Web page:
Minnesota State Rep. Kelly Moller, a Democrat, plans to schedule a hearing early in the session on her red flag bill, along with measures to require stricter storage protocols, mandatory background checks and reporting firearms. stolen. A version of the red flag bill would allow family members to seek court orders, an option that many states do not offer.
“Every time we talk about increasing crime, we also have to talk about preventing gun violence,” Moller said in an interview. “It’s horrible to hear that guns are the leading cause of death for children, because it’s completely preventable.”
In Michigan, Democrats won majorities in both houses in the midterms, giving the party a trifecta for the first time in 40 years. But the victories were close enough that Democrats still need to win Republican support for any gun legislation, said Democratic Sen. Rosemary Bayer, who is leading the effort.
“We are really going to have to be cautious and continue to work together and expand our presence and our base,” Bayer said. “We are not going to scare anyone in the first three months of this plan. We’re going to do this sensibly.”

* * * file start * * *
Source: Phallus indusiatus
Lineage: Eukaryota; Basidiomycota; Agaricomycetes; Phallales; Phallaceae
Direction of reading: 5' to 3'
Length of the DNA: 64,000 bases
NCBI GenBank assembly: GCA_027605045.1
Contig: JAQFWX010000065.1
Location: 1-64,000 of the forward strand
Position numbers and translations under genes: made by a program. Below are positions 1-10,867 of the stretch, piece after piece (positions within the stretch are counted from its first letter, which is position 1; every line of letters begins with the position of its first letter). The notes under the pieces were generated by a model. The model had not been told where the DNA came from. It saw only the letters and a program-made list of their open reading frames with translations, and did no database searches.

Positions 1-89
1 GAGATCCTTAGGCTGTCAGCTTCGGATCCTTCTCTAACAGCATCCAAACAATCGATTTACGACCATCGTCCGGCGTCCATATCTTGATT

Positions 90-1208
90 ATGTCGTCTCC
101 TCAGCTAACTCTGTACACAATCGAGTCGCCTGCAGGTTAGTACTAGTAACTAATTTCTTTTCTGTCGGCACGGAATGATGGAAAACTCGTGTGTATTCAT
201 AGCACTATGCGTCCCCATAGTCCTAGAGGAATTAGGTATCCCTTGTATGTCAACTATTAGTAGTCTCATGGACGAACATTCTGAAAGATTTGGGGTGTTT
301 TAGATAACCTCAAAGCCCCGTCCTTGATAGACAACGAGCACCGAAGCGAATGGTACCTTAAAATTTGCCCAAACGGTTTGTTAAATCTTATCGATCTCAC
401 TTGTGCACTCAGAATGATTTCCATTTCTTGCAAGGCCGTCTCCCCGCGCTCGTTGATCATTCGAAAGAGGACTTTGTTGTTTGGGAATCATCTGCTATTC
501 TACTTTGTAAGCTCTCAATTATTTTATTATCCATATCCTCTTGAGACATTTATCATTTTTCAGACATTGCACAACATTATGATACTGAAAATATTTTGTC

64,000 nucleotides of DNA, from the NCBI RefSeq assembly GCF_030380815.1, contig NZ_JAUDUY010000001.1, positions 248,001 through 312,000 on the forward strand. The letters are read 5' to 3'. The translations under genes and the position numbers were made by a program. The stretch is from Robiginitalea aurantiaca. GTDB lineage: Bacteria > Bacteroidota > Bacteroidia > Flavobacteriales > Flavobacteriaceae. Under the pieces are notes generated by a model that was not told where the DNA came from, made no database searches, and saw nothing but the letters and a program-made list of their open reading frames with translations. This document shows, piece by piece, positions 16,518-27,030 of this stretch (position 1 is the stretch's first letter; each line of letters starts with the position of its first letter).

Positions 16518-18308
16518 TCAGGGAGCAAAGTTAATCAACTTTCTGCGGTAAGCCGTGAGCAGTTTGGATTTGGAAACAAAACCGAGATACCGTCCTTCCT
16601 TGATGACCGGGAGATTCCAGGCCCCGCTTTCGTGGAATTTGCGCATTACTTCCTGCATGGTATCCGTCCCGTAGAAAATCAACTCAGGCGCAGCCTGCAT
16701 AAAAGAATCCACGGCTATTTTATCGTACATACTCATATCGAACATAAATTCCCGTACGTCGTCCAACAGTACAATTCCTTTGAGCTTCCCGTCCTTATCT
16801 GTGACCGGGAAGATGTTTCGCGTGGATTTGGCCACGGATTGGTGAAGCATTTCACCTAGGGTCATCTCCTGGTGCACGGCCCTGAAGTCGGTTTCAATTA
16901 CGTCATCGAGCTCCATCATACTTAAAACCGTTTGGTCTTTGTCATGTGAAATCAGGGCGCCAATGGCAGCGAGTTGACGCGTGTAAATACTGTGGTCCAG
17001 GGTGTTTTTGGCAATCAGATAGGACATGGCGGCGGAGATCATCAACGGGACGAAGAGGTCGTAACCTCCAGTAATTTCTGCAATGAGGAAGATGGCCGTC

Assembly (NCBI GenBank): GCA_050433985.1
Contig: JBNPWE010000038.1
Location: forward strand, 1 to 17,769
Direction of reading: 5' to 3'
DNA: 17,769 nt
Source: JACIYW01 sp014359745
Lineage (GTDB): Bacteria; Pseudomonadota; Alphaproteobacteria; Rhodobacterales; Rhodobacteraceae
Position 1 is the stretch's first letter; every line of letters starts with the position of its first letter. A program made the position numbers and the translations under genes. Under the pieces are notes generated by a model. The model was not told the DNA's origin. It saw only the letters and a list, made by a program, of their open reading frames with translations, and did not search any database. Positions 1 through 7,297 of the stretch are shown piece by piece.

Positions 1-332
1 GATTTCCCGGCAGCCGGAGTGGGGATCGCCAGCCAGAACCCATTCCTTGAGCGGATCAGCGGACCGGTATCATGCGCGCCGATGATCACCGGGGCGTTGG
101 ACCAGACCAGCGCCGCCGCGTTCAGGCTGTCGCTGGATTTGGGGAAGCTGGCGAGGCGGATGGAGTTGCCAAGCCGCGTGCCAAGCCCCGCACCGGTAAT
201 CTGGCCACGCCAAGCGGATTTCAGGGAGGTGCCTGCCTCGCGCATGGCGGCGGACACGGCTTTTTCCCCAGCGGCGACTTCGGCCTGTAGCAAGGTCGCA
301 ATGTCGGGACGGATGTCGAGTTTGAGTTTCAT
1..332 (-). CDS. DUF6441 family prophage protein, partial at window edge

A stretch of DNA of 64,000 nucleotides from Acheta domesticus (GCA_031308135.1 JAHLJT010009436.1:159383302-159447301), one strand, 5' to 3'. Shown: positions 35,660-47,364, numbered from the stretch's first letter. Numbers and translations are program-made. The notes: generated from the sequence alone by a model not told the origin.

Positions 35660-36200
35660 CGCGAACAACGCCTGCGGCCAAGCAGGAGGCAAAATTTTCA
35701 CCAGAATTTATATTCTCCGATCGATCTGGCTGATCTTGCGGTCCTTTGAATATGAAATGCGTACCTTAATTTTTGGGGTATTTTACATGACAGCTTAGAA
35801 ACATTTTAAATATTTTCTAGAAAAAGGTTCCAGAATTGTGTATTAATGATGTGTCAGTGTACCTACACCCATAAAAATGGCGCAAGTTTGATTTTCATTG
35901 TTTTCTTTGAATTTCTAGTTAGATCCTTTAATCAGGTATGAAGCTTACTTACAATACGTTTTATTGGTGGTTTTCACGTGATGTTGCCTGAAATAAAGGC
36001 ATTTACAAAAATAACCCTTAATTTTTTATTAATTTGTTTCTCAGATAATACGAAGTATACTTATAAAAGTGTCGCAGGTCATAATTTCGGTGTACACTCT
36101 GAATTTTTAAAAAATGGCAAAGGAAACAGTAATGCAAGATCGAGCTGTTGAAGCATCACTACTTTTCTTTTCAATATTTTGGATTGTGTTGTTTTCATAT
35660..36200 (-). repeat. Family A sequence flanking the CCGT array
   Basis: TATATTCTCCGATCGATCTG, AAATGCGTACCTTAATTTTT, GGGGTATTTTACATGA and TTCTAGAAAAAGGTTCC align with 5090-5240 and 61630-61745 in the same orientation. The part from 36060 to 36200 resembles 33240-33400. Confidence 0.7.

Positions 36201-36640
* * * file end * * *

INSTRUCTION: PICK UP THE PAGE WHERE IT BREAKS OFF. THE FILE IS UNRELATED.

In Illinois, Morgan’s bill would give state police more power to seize illegal guns from elsewhere, a persistent problem in the state. The federal Safer Communities Act, the bipartisan measure Biden signed in July after the Highland Park shooting, made interstate gun smuggling a federal crime instead of being subject to a standard penalty or fine.
Illinois lawmakers will also introduce a separate tort bill “to ensure accountability for gun manufacturers and retailers.”
There are elements of the bills that also address red flag laws, including extending the firearms restraining order from the current six months to a maximum of one year. That would bring Illinois in line with the national standards. The legislation also expands the role of prosecutors to assist in the filing of a Firearms Restraining Order, Morgan said.
“The community, regardless of their political persuasion, believes it is time for common sense gun reforms,” said Morgan, who sought advice after the Highland Park shooting.
The legislation is not the first time Illinois lawmakers have considered banning assault weapons. Past efforts have been stymied by both Republicans and Democrats from the more conservative parts of the state.
But Morgan hopes this time will be different.
“Times change, and I think there is now mainstream support for these ideas,” he said. “This is a comprehensive problem that requires a comprehensive effort to address it.”
Liz Crampton reported from Vermont. Shia Kapos reported from Illinois.